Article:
Running the climate experiment.

Please disregard the daily renewable energy momentum hype. It gives you a false sense of security and hope. You need to prepare for the impacts of climate change.

Just today the United Nations Framework Convention on Climate Change released their 2023 report. To be on track to limit global warming to 1.5 degrees the world needs to reduce greenhouse gas emissions 45% below 2010 levels. The report forecasts that the 2030 levels will be 9% higher than 2010 levels, and that assumes everyone does what they have promised to do. I highly unlikely scenario. Forget 1.5 degrees. We will be lucky if we can hold it to 2 degrees, with some forecasts above 3 degrees.

Let’s consider this from a normal business planning horizon of 1 to 5 years. Bottom line, things will only get worse for at least the next 5 years. What will this mean for your business?

  1. Increase in extreme weather events.
  2. More power outages due to weather, increased load and mismatch between load and
    renewable generation.
  3. Higher energy costs.
  4. Higher energy price volatility.
  5. Higher inflation due to weather pressure on agriculture.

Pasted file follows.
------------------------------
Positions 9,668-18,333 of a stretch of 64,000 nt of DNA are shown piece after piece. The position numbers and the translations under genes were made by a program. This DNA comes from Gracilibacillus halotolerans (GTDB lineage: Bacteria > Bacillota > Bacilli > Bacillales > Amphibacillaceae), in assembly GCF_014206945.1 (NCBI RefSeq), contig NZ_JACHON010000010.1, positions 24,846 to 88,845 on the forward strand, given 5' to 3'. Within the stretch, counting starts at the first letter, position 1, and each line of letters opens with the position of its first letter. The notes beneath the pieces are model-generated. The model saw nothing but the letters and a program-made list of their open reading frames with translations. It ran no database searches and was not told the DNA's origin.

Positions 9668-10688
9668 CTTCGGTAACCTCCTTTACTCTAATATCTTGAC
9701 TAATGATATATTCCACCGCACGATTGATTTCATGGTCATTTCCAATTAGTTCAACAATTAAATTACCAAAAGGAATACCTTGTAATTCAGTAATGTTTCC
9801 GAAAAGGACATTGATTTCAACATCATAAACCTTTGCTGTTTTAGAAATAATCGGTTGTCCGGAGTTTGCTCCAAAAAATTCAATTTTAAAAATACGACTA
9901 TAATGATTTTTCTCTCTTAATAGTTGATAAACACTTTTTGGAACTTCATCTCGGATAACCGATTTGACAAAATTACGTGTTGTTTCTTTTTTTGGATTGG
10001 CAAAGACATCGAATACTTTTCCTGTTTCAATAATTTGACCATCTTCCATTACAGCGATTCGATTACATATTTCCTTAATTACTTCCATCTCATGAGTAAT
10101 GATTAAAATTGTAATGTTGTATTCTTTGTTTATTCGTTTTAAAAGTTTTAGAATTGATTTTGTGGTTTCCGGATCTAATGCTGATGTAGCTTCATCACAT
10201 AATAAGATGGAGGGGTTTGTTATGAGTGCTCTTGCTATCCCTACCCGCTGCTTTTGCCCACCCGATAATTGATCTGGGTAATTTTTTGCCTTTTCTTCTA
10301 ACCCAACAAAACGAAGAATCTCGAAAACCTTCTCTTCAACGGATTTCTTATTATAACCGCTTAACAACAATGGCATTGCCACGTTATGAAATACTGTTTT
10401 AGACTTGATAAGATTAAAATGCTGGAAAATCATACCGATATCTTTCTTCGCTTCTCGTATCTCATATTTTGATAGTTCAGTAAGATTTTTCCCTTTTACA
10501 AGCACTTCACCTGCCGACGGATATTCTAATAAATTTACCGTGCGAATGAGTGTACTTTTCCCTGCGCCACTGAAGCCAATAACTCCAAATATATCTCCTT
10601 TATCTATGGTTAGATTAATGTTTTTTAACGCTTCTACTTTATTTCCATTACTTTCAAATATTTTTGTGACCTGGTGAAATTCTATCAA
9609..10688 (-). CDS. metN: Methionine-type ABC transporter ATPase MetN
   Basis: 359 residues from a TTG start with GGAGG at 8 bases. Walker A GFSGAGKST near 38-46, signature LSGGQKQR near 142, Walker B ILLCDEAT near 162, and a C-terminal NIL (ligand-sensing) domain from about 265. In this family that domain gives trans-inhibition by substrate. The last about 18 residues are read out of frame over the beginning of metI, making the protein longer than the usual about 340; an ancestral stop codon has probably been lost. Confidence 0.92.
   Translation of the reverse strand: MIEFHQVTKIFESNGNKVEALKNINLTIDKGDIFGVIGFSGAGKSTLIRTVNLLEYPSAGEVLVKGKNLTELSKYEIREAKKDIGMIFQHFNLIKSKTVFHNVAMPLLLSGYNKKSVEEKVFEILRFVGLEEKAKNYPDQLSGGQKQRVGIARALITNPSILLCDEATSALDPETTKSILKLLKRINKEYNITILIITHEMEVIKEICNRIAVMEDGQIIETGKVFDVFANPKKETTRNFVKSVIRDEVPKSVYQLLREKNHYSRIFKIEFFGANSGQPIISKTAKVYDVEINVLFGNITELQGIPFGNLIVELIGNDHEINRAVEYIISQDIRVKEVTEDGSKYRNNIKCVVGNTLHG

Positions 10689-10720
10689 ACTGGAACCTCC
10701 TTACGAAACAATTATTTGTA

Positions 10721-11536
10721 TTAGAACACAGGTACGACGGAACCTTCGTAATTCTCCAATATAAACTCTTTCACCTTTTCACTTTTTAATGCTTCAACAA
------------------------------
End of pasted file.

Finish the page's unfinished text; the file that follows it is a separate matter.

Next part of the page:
6. Higher inflation due to increased energy costs.
  7. Increase in geopolitical tensions due to climate migration and loss of habitat.
  8. Many more.

What are the actions we should be considering?
Backup power. You need to make your operations resilient to power outages.
Reconfigure supply chains. Transportation will be more expensive and unreliable.
Consider resource substitutions and distributions. An extreme weather event can knock out your supply.
Invest in energy efficiency. The less you are dependent the more you are resilient.
Consider relocation to areas less likely to be impacted by climate and extreme weather. Invest in automation. Worker productivity falls with increased temperatures.

I am sorry to say it is no longer actions to avoid the worst of climate change, rather it is prepare and adapt to the worst of climate change.